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DNA nanorobots target HER2-positive breast cancer cells

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Posted June 7, 2019
This news or article is intended for readers with certain scientific or professional knowledge in the field.

According to the Mayo Clinic, about 20% of breast cancers make abnormally high levels of a protein called human epidermal growth factor receptor 2 (HER2). When displayed on the surface of cancer cells, this signaling protein helps them proliferate uncontrollably and is linked with a poor prognosis. Now, researchers have developed a DNA nanorobot that recognizes HER2 on breast cancer cells, targeting them for destruction. They report their results in the ACS journal Nano Letters.

Three-dimensional culture of human breast cancer cells, with DNA stained blue and a protein in the cell surface membrane stained green. Image courtesy of the National Institutes of Health

Current therapies for HER2-positive breast cancer include monoclonal antibodies, such as trastuzumab, that bind to HER2 on cells and direct it to the lysosome –– an organelle that degrades biomolecules. Lowering the levels of HER2 slows cancer cell proliferation and triggers cell death. Although monoclonal antibodies can lead to the death of cancer cells, they have severe side effects and are difficult and expensive to produce.

In a previous study, Yunfeng Lin and colleagues identified a short sequence of DNA, called an aptamer, that recognizes and binds HER2, targeting it for lysosomal degradation in much the same way that monoclonal antibodies do. But the aptamer wasn’t very stable in serum. So the researchers wanted to see if adding a DNA nanostructure, called a tetrahedral framework nucleic acid (tFNA), could increase the aptamer’s biostability and anti-cancer activity.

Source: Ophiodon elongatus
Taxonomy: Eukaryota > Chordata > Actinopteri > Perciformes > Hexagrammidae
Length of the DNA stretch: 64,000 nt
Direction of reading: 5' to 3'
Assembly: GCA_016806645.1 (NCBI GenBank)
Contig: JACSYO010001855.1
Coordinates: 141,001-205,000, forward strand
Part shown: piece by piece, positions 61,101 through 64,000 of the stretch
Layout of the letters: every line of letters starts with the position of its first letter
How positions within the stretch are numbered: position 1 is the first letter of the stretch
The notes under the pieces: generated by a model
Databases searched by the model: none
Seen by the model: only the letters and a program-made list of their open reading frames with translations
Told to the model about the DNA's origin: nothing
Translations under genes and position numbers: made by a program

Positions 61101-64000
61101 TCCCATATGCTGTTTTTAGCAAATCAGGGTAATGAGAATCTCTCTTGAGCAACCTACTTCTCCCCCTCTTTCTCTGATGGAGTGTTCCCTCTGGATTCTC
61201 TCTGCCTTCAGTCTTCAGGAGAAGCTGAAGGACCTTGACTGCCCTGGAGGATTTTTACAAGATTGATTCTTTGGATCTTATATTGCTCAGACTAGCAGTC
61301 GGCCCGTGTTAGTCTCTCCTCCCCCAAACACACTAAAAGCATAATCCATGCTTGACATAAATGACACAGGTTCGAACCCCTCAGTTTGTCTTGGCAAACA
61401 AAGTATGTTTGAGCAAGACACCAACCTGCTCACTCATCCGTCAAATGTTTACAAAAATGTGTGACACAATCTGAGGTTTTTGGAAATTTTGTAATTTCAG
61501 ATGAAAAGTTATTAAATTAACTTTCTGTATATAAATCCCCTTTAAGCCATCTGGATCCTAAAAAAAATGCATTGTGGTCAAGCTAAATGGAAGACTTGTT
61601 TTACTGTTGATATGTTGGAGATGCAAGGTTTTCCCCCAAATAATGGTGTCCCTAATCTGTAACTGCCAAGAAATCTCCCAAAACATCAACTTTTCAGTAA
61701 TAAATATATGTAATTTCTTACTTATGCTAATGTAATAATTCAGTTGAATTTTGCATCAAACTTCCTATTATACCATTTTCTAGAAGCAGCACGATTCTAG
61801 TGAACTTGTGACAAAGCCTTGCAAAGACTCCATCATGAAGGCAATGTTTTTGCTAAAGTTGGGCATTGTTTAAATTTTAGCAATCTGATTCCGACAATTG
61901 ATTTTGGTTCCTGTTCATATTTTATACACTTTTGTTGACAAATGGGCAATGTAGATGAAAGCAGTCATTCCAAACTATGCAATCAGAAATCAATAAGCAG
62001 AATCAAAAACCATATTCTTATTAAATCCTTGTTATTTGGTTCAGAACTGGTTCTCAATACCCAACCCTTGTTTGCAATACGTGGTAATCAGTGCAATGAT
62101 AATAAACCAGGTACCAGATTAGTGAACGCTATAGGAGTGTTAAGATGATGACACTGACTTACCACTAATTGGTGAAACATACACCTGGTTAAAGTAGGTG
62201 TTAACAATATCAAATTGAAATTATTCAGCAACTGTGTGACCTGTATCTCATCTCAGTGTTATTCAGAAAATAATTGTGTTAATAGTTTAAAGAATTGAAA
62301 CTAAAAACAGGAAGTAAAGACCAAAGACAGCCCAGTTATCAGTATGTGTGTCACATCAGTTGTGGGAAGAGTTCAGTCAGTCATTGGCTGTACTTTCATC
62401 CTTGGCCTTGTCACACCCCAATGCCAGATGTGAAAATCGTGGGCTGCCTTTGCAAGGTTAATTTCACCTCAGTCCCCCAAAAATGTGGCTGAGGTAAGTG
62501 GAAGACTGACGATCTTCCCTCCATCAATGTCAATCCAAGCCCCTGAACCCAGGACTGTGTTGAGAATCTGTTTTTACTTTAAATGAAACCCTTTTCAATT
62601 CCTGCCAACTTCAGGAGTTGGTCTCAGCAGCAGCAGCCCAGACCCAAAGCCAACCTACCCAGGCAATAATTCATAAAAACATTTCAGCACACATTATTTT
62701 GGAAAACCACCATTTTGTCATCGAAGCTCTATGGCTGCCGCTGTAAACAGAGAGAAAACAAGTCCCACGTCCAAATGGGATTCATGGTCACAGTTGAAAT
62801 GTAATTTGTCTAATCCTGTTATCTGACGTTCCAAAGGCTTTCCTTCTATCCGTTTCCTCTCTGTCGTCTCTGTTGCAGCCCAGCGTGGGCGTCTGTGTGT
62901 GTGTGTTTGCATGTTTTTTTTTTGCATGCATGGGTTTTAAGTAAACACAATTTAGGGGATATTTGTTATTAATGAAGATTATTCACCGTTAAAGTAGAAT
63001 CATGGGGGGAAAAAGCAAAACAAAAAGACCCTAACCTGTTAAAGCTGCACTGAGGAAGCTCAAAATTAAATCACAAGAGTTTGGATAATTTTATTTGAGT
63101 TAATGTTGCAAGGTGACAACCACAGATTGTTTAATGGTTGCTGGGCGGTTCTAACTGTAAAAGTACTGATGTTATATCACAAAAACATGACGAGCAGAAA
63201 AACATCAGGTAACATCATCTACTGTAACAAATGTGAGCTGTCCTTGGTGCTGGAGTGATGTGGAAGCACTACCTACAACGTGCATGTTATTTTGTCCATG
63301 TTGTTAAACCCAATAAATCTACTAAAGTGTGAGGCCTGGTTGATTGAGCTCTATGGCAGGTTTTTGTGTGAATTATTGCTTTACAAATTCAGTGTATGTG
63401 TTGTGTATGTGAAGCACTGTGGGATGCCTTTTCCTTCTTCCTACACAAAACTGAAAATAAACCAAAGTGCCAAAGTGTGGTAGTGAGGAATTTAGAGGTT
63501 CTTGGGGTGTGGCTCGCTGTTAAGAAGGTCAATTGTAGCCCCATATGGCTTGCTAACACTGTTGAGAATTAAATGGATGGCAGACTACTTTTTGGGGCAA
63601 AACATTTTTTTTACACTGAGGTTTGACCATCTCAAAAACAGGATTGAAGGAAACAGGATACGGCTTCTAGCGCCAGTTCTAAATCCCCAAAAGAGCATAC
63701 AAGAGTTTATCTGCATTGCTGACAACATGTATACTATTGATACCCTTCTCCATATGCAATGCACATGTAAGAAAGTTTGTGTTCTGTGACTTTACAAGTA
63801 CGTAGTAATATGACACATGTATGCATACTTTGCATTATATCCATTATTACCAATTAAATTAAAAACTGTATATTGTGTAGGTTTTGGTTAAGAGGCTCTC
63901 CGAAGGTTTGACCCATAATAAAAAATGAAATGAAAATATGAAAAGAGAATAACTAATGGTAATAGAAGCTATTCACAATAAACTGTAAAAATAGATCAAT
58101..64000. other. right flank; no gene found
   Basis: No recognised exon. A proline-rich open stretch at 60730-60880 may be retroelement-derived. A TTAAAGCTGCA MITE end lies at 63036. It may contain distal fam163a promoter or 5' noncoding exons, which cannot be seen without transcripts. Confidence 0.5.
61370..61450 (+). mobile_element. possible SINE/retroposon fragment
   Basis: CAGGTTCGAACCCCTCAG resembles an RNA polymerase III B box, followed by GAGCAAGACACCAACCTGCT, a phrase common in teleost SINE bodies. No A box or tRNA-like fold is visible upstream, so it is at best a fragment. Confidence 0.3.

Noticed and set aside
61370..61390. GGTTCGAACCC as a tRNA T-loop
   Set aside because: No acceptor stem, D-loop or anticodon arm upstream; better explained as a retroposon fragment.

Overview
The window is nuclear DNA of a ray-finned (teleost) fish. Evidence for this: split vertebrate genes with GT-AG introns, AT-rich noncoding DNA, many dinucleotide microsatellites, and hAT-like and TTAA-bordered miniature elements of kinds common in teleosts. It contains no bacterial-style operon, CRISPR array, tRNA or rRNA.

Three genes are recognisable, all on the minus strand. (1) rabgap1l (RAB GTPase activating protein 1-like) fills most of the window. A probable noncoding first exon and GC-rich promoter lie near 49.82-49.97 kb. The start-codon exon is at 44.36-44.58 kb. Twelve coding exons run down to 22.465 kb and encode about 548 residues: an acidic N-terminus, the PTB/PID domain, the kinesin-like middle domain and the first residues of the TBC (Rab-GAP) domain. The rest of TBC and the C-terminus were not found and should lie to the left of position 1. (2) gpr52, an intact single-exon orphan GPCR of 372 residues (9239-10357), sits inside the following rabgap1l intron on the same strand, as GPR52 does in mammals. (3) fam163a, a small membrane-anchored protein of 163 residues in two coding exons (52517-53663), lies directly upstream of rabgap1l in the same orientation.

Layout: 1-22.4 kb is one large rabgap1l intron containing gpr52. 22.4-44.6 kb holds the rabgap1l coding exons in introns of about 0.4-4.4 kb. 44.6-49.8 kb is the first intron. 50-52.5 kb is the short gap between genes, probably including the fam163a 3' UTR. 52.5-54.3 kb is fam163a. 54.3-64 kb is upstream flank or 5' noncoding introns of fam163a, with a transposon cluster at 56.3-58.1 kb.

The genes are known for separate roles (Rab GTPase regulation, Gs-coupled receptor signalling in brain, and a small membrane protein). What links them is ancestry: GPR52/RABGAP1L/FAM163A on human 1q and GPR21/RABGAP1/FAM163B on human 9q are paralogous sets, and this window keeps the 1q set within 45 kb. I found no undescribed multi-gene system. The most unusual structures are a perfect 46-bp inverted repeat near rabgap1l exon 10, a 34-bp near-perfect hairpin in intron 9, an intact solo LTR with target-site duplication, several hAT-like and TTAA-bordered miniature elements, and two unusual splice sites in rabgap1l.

To find out, the team designed DNA nanorobots consisting of the tFNA with an attached HER2 aptamer. When injected into mice, the nanorobots persisted in the bloodstream more than twice as long as the free aptamer. Next, the researchers added nanorobots to three breast cancer cell lines in petri dishes, showing that they killed only the HER2-positive cell line.

The addition of the tFNA allowed more of the aptamer to bind to HER2 than without tFNA, leading to reduced HER2 levels on cell surfaces. Although the nanorobot is much easier and less expensive to make than monoclonal antibodies, it likely needs further improvement before it could be used to treat breast cancer in the clinic, the researchers say.

Source: acs.org

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